Federal investigators are exploring whether Lockheed Aircraft Corp. has been illegally providing technical data about solid rocket propellants to South Korea, according to court documents made public in Washington yesterday.

In connection with the investigation, Customs Service agents searched Lockheed corporate offices here and in Ontario, Calif., this week and said they recovered numerous documents that may be relevant to the possible violation of criminal statutes concerning the export of such way materials.

Affidavits in support of the search warrants said the possible "crime being committed" related to whether the company was providing data to Korea about "arms, ammunitions, and implements of war."

The affidavits claimed that Lock heed applied to the Munitions Control Office of the state Department in late 1974 for permission to provide data on propellants to Korea, but asked a few months later that the application be withdrawn. The government claims that the technical data has been provided anyway by the company despite the lack of a permit.

Lockheed officials issued a statement after the searches saying the firm had the express approval of "the appropriate U.S. government agencies" to sell manufacturing equipment to an American-based firm for resale to the south Koreans and merely assisted in the installation of the equipment, also with the approval of U.S. government agencies.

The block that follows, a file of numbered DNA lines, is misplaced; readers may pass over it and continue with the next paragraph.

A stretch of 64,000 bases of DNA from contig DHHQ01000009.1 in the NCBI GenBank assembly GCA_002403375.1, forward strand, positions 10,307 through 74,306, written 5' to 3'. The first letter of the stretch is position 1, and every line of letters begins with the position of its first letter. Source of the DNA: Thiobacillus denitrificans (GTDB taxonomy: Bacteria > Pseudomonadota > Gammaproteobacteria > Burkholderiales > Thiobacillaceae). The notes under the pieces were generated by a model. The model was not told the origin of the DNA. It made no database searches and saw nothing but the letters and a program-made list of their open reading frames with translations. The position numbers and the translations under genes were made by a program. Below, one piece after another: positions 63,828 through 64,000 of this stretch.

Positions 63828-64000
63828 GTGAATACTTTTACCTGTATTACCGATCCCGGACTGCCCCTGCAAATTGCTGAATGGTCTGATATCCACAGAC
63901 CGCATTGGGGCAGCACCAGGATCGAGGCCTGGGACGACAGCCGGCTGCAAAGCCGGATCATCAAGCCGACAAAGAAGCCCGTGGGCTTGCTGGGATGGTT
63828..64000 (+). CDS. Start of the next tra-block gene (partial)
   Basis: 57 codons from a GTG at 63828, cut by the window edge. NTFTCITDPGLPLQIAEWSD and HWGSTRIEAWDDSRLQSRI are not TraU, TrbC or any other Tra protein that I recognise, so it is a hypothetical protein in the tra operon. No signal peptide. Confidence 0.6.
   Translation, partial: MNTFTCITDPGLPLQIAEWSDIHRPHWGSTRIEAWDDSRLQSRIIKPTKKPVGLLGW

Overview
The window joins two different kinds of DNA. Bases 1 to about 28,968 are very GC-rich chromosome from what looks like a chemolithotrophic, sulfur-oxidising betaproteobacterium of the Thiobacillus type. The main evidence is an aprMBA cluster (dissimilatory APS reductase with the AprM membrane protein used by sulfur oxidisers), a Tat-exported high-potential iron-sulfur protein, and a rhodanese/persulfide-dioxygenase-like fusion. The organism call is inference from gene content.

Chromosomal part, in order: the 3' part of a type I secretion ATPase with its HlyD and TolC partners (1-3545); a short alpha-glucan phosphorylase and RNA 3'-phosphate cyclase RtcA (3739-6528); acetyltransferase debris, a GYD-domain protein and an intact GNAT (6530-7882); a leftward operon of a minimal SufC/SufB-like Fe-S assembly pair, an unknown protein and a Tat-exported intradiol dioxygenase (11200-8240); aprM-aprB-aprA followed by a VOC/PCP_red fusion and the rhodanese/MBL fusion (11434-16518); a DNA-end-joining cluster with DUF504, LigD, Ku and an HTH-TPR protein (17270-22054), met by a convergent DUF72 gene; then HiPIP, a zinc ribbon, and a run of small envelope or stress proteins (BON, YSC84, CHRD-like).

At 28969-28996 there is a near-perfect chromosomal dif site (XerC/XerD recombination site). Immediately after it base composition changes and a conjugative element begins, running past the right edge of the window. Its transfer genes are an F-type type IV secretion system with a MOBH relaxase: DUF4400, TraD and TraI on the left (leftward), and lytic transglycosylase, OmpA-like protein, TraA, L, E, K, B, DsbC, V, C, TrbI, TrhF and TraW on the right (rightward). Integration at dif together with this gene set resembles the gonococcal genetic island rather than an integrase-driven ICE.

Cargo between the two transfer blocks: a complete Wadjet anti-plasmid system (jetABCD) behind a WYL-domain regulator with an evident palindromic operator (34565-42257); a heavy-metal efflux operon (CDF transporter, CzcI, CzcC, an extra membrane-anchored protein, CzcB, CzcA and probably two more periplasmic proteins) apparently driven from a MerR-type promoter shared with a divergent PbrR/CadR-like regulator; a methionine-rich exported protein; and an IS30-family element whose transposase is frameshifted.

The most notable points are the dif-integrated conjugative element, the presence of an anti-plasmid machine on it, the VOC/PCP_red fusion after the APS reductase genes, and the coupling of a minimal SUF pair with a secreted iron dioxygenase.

The statement also said the company "has consistently cooperated" with government agencies in other investigations and "feels that the search and seizure of the documents in this instance was completely unnecessary and unjustified."

The searches were carried out around 5 p.m. Tuesday at the Lockheed Aircraft Service Co. offices in Ontario, Calif., and at the Washington office of Lockheed at 900 17th St. NW at the start of business on Wednesday. The warrants and supporting materials were filed secretly in court and unsealed yesterday morning when agents reported back with a list of seized documents.

The Washington search was based on statements to Customs Service agents by Lockheed international relations manager G.F. Carey Jr. that he had in his office documents and diaries concerning the Korean - Lockheed relationship, according to court records.

The affidavit in support of the California search warrant, signed by Customs Service agent Thomas C. Neill, recounts numerous conversations with Lockheed officials about activities in connection with Korea.

A Lockheed vice president was quoted as telling Neill that about 12 persons had been sent by the firm to Korea "to reinstall propellant equipment" in connection with a contract there. No further description of the propellant or the rocket could be obtained yesterday.

Another Lockheed employe said he made three visits to Korea between November 1975, and April 1976, to observe and comment on the construction of a propellant manufacturing facility, Neill said in the affidavit.

Yet another Lockheed official was quoted as saying he had traveled to Korea in 1976-77 to help establish a quality control system for the manufacture of the solid rocket fuel.

A State Department license is required for any export of guided missiles, ballistic missiles, rockets and technical data relating to such articles, according to the court files. Each violation of this section of the Arms [WORD ILLEGIBLE] Control Act carries a maximum penalty of $100,000 and two years in prison.